Stocks suffer slightly in choppy
week of trading

Stocks suffered last week as the overall market fell in a week of choppy trading. US markets started the week on a

pessimistic note, as it emerged over last weekend that key democrats would not support the full extent of
President Biden’s infrastructure package. There was better news on the inflation front, as the latest US CPI release

on Tuesday showed prices were up just 0.1% versus an expectation of 0.3%. Whilst one data point does not
signal a trend, it was certainly evidence for those supporting the thesis that inflation remains transitory; and is largely a consequence of pandemic stimulus and the subsequent rebound. August’s retail sales number was a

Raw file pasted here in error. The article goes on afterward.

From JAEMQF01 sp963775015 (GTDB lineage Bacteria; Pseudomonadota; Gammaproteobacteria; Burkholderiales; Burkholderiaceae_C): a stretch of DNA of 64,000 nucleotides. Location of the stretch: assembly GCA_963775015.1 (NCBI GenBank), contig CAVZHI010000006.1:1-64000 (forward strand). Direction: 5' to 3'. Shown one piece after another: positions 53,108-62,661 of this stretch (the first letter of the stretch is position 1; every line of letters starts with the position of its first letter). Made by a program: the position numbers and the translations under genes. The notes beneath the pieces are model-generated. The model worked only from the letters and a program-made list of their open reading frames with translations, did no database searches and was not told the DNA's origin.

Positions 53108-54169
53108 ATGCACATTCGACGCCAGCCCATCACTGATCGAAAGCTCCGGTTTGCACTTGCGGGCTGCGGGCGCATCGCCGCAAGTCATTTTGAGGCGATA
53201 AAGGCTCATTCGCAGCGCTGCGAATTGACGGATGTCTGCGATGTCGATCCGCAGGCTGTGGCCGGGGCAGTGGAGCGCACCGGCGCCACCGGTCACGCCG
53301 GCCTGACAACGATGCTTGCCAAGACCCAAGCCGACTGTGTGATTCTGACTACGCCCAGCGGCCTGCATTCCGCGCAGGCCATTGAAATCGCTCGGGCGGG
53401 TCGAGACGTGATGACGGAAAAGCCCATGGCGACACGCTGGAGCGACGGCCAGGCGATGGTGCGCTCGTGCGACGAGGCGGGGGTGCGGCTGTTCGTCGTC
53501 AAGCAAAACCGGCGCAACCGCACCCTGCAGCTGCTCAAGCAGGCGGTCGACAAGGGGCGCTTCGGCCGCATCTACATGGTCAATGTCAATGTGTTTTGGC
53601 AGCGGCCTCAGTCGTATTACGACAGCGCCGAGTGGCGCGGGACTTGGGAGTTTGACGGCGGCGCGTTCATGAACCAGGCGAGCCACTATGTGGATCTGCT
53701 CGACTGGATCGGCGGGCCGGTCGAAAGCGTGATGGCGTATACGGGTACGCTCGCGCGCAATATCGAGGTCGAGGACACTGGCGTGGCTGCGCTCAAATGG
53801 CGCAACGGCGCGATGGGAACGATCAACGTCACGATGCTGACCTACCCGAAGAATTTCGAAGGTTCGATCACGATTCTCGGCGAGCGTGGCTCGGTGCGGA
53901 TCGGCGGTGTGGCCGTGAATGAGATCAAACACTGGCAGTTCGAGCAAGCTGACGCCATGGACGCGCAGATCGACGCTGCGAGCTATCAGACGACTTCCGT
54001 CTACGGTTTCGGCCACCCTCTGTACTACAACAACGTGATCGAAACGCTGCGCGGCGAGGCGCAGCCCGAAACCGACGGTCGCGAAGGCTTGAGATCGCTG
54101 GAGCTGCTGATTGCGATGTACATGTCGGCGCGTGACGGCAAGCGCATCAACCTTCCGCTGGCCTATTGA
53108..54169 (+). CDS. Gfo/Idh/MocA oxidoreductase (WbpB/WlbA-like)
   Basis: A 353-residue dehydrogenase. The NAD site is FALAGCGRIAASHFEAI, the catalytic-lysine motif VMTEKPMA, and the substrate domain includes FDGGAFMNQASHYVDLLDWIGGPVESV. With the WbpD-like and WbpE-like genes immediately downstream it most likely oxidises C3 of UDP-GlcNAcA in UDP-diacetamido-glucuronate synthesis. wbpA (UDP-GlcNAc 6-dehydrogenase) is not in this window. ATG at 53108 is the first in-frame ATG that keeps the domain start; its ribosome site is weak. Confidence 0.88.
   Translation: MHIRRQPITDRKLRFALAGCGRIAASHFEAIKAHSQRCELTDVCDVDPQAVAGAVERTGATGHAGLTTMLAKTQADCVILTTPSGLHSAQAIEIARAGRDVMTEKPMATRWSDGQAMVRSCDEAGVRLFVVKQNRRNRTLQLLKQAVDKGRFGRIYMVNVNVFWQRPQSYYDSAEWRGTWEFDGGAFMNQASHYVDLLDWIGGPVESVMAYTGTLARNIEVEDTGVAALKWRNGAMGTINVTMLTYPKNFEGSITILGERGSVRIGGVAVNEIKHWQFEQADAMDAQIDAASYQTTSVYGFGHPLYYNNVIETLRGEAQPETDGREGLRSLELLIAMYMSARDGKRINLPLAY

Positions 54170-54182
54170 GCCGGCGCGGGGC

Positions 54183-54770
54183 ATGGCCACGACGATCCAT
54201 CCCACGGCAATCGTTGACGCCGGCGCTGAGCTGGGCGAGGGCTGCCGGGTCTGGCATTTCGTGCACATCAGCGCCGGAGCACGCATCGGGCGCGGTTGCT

positive for markets as e-commerce and back to school shopping led the gauge to rise 0.7%.


The ECB’s Chief Economist Philip Lane raised some eyebrows in Europe as the Financial Times reported that he has privately stated that he expects the ECB’s 2% inflation target to be met by 2025, which would potentially see higher interest rates sooner than current market estimates. Inflation was the theme in the UK also, as it jumped to 3.2% in

August, the highest level in nine years. Interestingly, this now compels the Bank Of England Governor, Andrew Bailey, to write to the Chancellor of the Exchequer to outline plans on how the bank will bring it back down towards target levels. In Asia, campaigning has continued in the race to become the leader of Japan’s ruling Liberal Democratic Party, which will lead the winner to become the next Prime Minister. Chinese stocks fell as economic data disappointed for August. The growing crisis at property developerEvergrande also cast a shadow on the domestic market.

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